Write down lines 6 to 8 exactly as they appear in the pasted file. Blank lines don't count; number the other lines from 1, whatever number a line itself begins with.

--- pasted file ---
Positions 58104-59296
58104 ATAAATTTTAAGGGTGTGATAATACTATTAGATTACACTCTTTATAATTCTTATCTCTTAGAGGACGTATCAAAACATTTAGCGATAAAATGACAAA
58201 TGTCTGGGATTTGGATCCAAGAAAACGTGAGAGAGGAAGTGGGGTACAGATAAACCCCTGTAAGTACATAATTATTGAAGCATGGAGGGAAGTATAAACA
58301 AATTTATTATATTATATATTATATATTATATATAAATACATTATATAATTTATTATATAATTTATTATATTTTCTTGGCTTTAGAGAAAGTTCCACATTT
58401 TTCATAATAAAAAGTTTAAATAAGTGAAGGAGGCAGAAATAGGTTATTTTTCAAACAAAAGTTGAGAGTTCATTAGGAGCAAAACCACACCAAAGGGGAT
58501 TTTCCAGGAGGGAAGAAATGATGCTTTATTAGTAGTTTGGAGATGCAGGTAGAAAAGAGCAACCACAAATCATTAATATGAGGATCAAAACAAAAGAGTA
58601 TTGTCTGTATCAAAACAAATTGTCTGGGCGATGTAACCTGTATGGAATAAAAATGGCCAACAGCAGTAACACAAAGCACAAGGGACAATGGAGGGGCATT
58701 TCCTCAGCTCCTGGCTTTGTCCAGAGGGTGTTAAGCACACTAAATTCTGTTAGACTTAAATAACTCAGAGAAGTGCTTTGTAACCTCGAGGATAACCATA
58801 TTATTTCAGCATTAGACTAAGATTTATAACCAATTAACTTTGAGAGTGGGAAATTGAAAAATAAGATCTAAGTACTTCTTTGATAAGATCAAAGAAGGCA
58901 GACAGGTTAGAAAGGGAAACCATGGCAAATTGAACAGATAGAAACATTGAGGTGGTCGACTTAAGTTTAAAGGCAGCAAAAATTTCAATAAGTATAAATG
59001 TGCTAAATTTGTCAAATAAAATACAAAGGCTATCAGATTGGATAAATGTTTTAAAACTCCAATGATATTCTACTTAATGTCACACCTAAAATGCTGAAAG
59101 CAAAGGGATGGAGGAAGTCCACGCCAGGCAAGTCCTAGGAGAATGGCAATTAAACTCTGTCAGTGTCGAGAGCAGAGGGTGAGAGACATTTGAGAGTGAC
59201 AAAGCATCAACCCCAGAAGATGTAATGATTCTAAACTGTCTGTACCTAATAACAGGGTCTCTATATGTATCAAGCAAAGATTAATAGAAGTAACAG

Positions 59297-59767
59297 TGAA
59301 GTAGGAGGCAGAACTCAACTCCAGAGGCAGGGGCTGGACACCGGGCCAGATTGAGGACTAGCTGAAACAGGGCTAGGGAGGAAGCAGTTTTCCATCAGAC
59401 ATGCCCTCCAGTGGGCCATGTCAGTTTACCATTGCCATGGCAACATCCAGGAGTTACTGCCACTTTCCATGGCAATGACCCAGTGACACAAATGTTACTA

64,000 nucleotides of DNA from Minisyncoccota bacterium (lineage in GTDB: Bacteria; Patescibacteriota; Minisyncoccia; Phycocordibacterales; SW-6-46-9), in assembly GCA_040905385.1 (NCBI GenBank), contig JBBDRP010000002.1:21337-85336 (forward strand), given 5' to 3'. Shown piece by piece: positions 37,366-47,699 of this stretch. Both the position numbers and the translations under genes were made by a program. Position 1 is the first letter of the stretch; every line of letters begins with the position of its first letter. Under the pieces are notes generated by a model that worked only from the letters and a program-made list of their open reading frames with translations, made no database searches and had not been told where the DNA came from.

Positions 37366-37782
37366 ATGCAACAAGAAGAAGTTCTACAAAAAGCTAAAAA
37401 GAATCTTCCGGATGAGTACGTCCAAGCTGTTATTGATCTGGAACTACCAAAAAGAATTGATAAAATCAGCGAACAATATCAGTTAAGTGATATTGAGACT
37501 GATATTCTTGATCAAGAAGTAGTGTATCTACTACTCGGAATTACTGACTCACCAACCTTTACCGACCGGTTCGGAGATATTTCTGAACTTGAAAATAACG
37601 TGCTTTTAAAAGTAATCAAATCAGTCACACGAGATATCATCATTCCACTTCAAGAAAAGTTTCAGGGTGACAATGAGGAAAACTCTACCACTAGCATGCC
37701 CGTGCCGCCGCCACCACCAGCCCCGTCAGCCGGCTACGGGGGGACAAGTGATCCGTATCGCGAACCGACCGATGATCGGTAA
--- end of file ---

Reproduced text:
58501 TTTCCAGGAGGGAAGAAATGATGCTTTATTAGTAGTTTGGAGATGCAGGTAGAAAAGAGCAACCACAAATCATTAATATGAGGATCAAAACAAAAGAGTA
58601 TTGTCTGTATCAAAACAAATTGTCTGGGCGATGTAACCTGTATGGAATAAAAATGGCCAACAGCAGTAACACAAAGCACAAGGGACAATGGAGGGGCATT
58701 TCCTCAGCTCCTGGCTTTGTCCAGAGGGTGTTAAGCACACTAAATTCTGTTAGACTTAAATAACTCAGAGAAGTGCTTTGTAACCTCGAGGATAACCATA